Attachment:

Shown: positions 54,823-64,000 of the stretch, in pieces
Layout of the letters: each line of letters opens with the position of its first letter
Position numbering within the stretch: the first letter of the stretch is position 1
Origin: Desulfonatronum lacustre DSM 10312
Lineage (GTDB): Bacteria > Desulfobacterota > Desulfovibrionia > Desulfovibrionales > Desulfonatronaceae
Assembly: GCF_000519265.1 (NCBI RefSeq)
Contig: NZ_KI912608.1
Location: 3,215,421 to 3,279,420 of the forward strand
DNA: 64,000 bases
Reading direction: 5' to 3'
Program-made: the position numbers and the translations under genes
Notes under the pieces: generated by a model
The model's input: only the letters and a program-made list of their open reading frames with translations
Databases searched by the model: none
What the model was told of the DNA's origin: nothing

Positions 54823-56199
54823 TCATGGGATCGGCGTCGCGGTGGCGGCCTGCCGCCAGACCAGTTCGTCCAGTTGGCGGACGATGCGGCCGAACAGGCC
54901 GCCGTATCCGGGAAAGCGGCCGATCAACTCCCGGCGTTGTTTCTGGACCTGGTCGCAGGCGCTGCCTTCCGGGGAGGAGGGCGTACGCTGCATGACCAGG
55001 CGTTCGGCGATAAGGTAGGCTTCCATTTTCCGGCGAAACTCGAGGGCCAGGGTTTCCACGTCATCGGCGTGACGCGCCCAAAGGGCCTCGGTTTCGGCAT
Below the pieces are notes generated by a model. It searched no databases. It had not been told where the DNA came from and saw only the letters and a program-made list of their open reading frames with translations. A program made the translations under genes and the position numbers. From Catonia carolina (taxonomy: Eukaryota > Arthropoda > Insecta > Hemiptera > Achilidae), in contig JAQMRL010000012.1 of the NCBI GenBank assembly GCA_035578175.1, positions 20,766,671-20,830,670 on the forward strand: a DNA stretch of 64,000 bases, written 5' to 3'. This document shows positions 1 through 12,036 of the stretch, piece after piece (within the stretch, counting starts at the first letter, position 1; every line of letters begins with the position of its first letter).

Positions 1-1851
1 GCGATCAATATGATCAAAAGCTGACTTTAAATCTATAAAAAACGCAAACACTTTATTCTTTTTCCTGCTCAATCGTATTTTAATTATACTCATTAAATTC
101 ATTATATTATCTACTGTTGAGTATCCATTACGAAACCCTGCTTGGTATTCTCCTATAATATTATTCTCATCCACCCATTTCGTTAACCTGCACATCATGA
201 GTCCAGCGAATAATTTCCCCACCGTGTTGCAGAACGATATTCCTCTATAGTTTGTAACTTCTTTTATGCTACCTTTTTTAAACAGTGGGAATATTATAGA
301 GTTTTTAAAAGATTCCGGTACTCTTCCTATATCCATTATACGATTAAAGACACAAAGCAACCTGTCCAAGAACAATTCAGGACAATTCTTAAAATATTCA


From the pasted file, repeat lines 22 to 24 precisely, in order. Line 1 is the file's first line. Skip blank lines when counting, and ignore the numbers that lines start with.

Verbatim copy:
1 GCGATCAATATGATCAAAAGCTGACTTTAAATCTATAAAAAACGCAAACACTTTATTCTTTTTCCTGCTCAATCGTATTTTAATTATACTCATTAAATTC
101 ATTATATTATCTACTGTTGAGTATCCATTACGAAACCCTGCTTGGTATTCTCCTATAATATTATTCTCATCCACCCATTTCGTTAACCTGCACATCATGA
201 GTCCAGCGAATAATTTCCCCACCGTGTTGCAGAACGATATTCCTCTATAGTTTGTAACTTCTTTTATGCTACCTTTTTTAAACAGTGGGAATATTATAGA